maybe I should update my twitter avatar, and wouldn’t this be the perfect image to use. Then I started thinking – always a mistake. I’ve had my current twitter avatar for as long as I’ve been on twitter, which is over 12 years now. Back then, I wasn’t sure what this new fangled micro-blogging thing was all about, how long it would last etc and I didn’t really want to use an actual picture of me. 12 years on, and I still haven’t changed the little green cartoon version of me on twitter. It’s become part of my online identity. It’s maybe even a bit of a brand. So, in true indecisive and procrasternation style I thought I would ask twitter what to do.
Tweeps – help me decide I've had the same twitter icon for a looong time (over 10 years) – is it time to change?
The final result was 48% to stay with the current icon and 52% to change. But like that other referendum, it’s not just that simple to change.
Quite a few people said that they look out for familiar, easy to recognise icons (like mine) when they scroll through their twitter steams. I do the same. A few fellow twitter cartoon avatar peeps called for some solidarity
It would be nice to see you stay and stand in solidarity with us cartoon avatar folks. 🙂
At the same time Sue’s point about a photo is relevant and probably “best practice”, particularly now as I am and independent consultant. A little green cartoon figure isn’t probably what the brand advisors and social media experts would advise. But, I have a well established twitter profile and on my twitter page there is an actual photo of me. On the other hand the other image I was thinking of changing to is a little lego figure. So whilst that might be recognisable, it’s still not ‘me’, and it might imply I have an special interest in lego, which I don’t. What to do, what to do? Of course twitter had the answer
We demand the election of a new @sheilmcn and then a revote once we have negotiated a new icon, which we may or may not back.
Is it risky to try a new icon? Probably not, but have I got the right image to change to? Probably not. So you know what I might just do what Phil has suggested, or I might not. Feel free to add to my indecision in the comments
This is my second post reflecting on ALTs annual conference which was held last week at the University of Edinburgh. It is also the fifth in my open leadership series, where I share and reflect on my role of Chair of the Association.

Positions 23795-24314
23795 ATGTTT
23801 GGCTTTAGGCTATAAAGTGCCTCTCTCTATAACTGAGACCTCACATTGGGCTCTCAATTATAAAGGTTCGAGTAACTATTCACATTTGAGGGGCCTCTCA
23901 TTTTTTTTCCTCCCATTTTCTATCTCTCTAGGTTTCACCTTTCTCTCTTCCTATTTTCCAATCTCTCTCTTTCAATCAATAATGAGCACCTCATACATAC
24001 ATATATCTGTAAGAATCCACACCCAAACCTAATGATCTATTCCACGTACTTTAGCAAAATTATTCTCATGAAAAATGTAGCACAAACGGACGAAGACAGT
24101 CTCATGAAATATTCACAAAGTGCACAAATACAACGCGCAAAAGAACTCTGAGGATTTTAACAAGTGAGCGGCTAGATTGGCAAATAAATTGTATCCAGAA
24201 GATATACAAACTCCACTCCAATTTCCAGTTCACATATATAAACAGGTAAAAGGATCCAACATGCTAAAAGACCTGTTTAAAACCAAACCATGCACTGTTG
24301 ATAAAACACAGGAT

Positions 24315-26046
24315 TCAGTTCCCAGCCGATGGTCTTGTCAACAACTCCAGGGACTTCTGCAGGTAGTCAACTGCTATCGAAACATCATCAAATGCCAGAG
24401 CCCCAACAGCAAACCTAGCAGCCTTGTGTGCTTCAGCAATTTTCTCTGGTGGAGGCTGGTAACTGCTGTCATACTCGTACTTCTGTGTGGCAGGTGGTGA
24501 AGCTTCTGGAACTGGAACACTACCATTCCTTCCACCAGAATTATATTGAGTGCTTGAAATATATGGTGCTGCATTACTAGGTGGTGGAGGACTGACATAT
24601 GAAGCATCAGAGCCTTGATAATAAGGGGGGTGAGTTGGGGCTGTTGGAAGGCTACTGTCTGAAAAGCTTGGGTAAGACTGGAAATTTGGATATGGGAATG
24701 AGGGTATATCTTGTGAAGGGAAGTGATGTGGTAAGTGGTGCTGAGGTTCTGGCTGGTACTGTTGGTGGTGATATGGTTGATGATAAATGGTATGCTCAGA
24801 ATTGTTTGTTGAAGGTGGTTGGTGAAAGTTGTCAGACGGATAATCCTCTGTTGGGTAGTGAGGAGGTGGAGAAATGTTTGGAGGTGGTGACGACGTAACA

Our annual conference is, as they say, quite a big deal. It’s the largest event we put on every year. It is our main income generator and more importantly it is the point in the year where our community come together to share their research and practice. It’s a place for celebration for inspiration, for conversation, questions, critique and reflection. Although the conference co-chairs provide the main leadership for the actual conference, the Board of Trustees has a role in selecting the successful bids for co-chairs and ensuring that the planning of the conference goes to plan.
In terms of formal leadership and Association business, the conference is where we hold our AGM (the link takes you to all papers and reports from the AGM which are openly available). During the AGM here Board, led by myself, our President (Martin Weller) and Honorary Treasurer ( Daniel Clark) report back to our community through our annual report on the work and finances of the Association. Once again the Association has made great progress over the past year which is detailed in our annual report, and our finances are in a healthy position. Part of the role of the Chair is to take a lead in the writing of the annual report and support our CEO in ensuring that our annual report and finances meet our strategic objectives. Thanks to clear strategic objectives, a very hard working team, and in particular Maren’s leadership as CEO, and a supportive community, the writing of the annual report is actually one of the highlights of year. This year, following our keynote Jessie Stommel’s lead Martin, Daniel and I decided just to sit on the stage – despite appearances we didn’t break into song!